Generalizability issues and limitations

There were some limitations to the present study. First, although our study included 241 patients, the sample size was relatively small. Second, the study design was only one centre and lacked an independent dataset for cross-validation. Therefore, multicentre with larger case numbers are required to further validate in our future work. In addition, future investigations might combine radiomics with genomics.

Conclusions

In conclusion, we proposed a triple random forest model to facilitate the preoperative evaluation of GGNs. The triple classification based on intra- and peritumoral radiomics features derived from noncontrast CT images had a satisfactory performance, which may be used as a noninvasive tool for the individual preoperative evaluation of pure ground-glass nodules.

Availability of data and materials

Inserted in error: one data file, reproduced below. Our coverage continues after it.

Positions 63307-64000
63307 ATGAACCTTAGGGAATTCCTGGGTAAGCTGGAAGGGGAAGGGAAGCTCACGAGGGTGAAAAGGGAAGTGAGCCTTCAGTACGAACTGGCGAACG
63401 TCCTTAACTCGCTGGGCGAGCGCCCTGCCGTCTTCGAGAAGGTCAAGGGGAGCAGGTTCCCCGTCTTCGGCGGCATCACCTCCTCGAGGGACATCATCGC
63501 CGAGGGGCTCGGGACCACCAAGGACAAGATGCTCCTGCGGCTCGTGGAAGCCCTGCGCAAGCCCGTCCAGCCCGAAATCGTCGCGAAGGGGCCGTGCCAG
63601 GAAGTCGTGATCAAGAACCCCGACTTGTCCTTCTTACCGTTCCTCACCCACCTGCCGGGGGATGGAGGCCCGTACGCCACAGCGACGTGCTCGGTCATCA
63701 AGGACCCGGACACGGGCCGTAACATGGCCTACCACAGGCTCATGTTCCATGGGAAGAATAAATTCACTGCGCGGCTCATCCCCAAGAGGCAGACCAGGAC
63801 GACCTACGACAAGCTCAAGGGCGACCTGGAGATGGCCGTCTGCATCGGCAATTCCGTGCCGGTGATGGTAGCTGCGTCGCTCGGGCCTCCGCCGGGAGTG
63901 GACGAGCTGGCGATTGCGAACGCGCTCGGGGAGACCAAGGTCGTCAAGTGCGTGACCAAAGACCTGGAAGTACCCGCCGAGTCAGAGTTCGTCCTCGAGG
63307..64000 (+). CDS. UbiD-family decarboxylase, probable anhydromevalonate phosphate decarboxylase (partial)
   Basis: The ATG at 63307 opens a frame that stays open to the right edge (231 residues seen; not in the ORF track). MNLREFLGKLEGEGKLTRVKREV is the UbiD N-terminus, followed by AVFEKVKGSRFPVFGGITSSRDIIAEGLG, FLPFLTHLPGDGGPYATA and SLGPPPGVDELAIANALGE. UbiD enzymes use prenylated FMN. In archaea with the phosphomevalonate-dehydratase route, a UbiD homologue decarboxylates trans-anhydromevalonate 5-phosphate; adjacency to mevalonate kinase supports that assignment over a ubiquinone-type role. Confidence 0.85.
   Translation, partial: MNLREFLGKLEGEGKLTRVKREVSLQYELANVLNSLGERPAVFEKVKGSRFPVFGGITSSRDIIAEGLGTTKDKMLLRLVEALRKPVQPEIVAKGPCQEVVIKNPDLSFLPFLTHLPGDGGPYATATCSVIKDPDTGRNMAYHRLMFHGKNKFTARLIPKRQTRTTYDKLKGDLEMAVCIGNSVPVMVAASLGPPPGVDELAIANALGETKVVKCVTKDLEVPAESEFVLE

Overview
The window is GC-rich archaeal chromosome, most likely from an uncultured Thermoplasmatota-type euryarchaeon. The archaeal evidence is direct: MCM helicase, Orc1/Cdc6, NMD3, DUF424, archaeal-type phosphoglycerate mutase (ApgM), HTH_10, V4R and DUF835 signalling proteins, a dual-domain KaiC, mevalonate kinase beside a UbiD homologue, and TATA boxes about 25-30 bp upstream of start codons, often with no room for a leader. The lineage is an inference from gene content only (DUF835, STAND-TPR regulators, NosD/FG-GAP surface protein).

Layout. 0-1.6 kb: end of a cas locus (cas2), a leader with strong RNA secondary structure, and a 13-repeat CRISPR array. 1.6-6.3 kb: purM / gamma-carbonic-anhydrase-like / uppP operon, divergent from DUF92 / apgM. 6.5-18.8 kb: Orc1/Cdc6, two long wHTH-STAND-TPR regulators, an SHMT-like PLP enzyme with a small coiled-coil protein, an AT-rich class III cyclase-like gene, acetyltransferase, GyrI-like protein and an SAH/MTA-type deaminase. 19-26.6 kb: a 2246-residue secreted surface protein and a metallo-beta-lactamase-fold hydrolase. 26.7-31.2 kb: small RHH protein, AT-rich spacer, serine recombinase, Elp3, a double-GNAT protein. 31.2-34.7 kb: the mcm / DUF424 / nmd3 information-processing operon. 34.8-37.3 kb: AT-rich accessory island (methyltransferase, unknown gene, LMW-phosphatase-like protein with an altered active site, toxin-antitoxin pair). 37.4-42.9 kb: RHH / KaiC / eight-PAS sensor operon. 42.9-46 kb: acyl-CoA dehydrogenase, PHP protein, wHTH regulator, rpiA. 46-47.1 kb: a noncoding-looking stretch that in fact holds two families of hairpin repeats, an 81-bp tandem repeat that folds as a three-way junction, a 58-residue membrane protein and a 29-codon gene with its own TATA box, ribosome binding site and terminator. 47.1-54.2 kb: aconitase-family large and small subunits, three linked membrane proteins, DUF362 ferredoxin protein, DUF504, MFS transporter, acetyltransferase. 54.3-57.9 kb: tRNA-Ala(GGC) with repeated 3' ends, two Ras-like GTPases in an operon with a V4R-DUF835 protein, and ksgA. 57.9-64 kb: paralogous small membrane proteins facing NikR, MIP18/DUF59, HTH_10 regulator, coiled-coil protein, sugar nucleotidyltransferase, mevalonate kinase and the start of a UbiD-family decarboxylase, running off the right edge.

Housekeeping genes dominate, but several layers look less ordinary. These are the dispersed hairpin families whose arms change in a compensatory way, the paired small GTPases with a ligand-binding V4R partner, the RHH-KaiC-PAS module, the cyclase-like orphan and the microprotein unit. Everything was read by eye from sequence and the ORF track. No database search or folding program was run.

The data used to support the findings of this study are available from the corresponding author upon reasonable request. The data that support the findings of this study are available from the First Affiliated Hospital of Harbin Medical University but restrictions apply to the availability of these data, which were used under license for the current study, and so are not publicly available. Data are however available from the corresponding author upon reasonable request and with permission of the First Affiliated Hospital of Harbin Medical University.

Abbreviations

AAH:

Atypical Adenomatous Hyperplasia

AIS:

Adenocarcinoma in Situ

MIA:

Minimally Invasive Adenocarcinoma

IAC:

Invasive Adenocarcinoma

GGNs:

Ground Glass Nodules

ROI:

Region of Interest

VOI:

Volume of Interest

mRMR:

Minimum Redundancy Maximum Relevance

LASSO:

Least Absolute Shrinkage and Selection Operator

RF:

Random Forest

SHAP:

Shapley Additive Explanations

GLSZM:

Gray Level Size Zone Matrix

GLCM:

Gray Level Cooccurrence Matrix

RLM:

Run Length Matrix

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Acknowledgements

The authors would like to thank all participants who were enrolled in this study. Special thanks to Professor Ke Ren, Xiamen University.

Guarantor

The scientific guarantor of this publication is Dr. Ji. Authors confirm that all methods were carried out in accordance with relevant guidelines and regulations.

Funding